The Original Name of The Butterfly

Published
05/27/2014 by

When I was a kid, I heard somewhere that the original name for creatures of the papilio family was not “butterfly,” but “flutterby.”

 

They were named for the way they moved, but somehow the name got switched around.

 

One story says an inventor created a flying machine which he called The Flutterby, and once he copyrighted the name, began charging people five cents every time the word was used. So someone swapped the consonants around to avoid the fee, and the word “butterfly” was born.

 

It’s a pretty unbelievable story, for a kind of unbelievable creature. No matter how many times I see a monarch fly through my garden, I gasp. They are just so beautiful, and I want to do everything I can to welcome them. So, for the past several weeks I have been working on a new project at the Brunswick Community Garden: putting in a butterfly bed.

 

Jersey City are full of these wonderful specimens.  I have seen monarchs, painted ladies, red admirals, checkered whites, black swallowtails (below), and yellow swallowtails around the city. And I’m sure there are many more.

 


Black swallowtail checking out the rue in the butterfly bed.


For the most basic of butterfly gardens, all you need are some attractive nectar sources. While their is variation between the species, there are a number of plants that overlap as nectar sources for most all butterflies. You can look over an extensive list here. Here are a few that I recently planted:

 


Scabiosa or Pin Cushion Flower.



Buddleia or Butterfly Bush. Or Butterfly Crack. Whatever you want to call it.



Perennial Phlox (with a resident garden cat snoozing in the background).


But if you really want the butterflies to keep coming back, you have to provide aplace for them to raise their young, and this is where the bugs get particular. You need to be a little more informed. First, you have to identify the butterflies that commonly visit your garden.  Each of these has its own host plant, or group of plants, that its caterpillars can eat. For instance, monarchs will only lay their eggs on milkweed.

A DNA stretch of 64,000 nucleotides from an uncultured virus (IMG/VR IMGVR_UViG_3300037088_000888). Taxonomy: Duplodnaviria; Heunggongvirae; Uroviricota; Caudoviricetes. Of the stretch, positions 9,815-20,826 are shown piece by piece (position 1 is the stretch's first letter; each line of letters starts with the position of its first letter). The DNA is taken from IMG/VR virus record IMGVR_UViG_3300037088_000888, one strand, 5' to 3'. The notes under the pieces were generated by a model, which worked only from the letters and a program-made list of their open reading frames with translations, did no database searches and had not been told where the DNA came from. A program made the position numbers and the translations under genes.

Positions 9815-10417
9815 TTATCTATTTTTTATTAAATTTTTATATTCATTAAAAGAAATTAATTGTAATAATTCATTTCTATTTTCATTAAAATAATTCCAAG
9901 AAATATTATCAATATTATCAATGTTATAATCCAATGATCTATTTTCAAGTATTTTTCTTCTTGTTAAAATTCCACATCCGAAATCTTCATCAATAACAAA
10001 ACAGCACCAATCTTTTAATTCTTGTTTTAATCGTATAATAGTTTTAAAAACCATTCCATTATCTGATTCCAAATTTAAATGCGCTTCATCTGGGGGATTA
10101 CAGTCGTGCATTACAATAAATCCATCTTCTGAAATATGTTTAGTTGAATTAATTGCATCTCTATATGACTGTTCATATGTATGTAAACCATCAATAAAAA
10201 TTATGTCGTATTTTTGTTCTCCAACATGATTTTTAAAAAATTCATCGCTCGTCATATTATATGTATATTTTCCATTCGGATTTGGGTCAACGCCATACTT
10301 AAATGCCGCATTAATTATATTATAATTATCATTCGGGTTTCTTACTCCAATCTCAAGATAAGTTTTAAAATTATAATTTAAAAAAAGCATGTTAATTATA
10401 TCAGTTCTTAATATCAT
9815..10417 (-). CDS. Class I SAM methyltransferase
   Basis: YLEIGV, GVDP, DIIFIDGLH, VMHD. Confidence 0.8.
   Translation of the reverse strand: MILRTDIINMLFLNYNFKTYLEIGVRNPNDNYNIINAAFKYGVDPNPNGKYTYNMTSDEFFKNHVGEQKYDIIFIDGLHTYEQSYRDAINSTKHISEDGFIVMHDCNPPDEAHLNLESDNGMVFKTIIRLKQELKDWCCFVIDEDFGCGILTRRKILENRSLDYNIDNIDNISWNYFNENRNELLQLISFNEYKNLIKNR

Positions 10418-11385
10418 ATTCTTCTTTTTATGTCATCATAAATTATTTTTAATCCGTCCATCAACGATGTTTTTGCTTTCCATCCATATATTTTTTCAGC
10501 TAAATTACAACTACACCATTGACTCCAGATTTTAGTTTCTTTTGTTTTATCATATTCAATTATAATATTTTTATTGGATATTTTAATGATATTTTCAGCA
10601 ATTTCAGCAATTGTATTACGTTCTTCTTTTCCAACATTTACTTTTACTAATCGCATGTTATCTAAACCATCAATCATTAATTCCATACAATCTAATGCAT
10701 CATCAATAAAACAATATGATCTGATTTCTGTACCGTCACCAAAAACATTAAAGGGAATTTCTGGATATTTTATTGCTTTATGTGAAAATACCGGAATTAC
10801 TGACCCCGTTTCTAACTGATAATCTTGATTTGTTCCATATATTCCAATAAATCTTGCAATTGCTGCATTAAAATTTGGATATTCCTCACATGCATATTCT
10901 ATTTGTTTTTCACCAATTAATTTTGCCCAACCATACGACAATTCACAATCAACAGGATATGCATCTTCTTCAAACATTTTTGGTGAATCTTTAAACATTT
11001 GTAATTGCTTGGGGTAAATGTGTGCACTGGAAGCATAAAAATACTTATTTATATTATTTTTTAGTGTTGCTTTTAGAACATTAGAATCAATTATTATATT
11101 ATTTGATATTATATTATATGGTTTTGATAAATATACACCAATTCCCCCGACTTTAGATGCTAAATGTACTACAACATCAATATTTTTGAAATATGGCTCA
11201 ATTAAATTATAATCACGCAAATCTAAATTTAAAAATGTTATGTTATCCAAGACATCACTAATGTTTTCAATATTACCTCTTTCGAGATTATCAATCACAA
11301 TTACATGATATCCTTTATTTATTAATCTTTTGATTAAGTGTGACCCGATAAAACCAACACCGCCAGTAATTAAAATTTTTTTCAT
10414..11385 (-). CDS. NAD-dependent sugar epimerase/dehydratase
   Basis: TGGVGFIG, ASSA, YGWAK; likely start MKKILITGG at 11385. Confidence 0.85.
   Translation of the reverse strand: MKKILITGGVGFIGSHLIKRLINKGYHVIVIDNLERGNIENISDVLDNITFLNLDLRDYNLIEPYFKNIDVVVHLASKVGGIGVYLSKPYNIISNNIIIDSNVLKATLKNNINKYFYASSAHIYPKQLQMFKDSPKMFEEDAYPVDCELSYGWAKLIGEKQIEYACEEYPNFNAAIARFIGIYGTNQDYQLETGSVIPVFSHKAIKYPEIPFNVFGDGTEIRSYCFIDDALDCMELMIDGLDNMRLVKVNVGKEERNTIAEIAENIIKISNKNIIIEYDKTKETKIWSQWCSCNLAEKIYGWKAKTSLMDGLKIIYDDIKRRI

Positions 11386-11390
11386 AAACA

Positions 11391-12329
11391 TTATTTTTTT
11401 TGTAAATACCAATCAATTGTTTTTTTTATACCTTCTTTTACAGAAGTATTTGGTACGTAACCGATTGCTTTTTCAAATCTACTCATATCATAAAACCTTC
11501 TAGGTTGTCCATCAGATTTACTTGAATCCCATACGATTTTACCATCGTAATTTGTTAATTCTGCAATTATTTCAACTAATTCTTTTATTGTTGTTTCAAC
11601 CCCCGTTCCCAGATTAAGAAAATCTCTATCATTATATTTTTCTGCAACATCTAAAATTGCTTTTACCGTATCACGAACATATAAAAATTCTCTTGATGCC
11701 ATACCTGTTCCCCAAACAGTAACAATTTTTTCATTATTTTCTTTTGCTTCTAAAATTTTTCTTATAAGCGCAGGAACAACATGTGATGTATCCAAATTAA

I have had good luck with attracting black swallowtails to visit and lay eggs. The host plants these guys like are dill, parsley, fennel and rue. I have seem them lay eggs the most on dill.

 


Black swallowtail caterpillar mowing down a dill plant.


Keep in mind, that although many of these host plants are things (like herbs) that we like to eat, if you want to have a butterfly garden, these plants need to be specifically for the butterflies. I saw one black swallowtail caterpillar ate two entire dill plants on its own before building its chrysalis. They are bad at sharing, and if you try to steal their lunch, they will intimidate you with these hot pink or orange horns that poke out when they are threatened. (Do you think I’m joking? Video proof here.)

 

Give butterfly gardening a try, whether you have a whole backyard or a clay pot on your front stoop. They are beautiful and fascinating creatures, and our city always needs more places for them to eat, live and grow. If you’re really serious about butterfly gardening, think about getting your garden certified. It’s totally badass.

Happy growing,

Emily

 

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Butterflies of Africa
Photographs © Adrian Hoskins ( unless otherwise stated )

Papilionidae | Pieridae| Lycaenidae | Nymphalidae | Hesperiidae

Introduction
Over 4000 species occur in the Afrotropical region, an area which encompasses sub-Saharan Africa, Arabia and Madagascar.

Click on the links above to access thumbnail galleries, full size images and detailed articles about the lifecycle, habitats and biology of each species. Alternatively you can browse using the scientific names via the African Species Index.

 

Euphaedra janetta © Adrian Hoskins
Precis octavia © Adrian Hoskins
Protogoniomorpha cytora © Adrian Hoskins
Cymothoe mabillei © Adrian Hoskins
Papilio demodocus © Adrian Hoskins
Hypolycaena antifaunus © Adrian Hoskins
Eurema hecabe © Adrian Hoskins
Osmodes laronia © Adrian Hoskins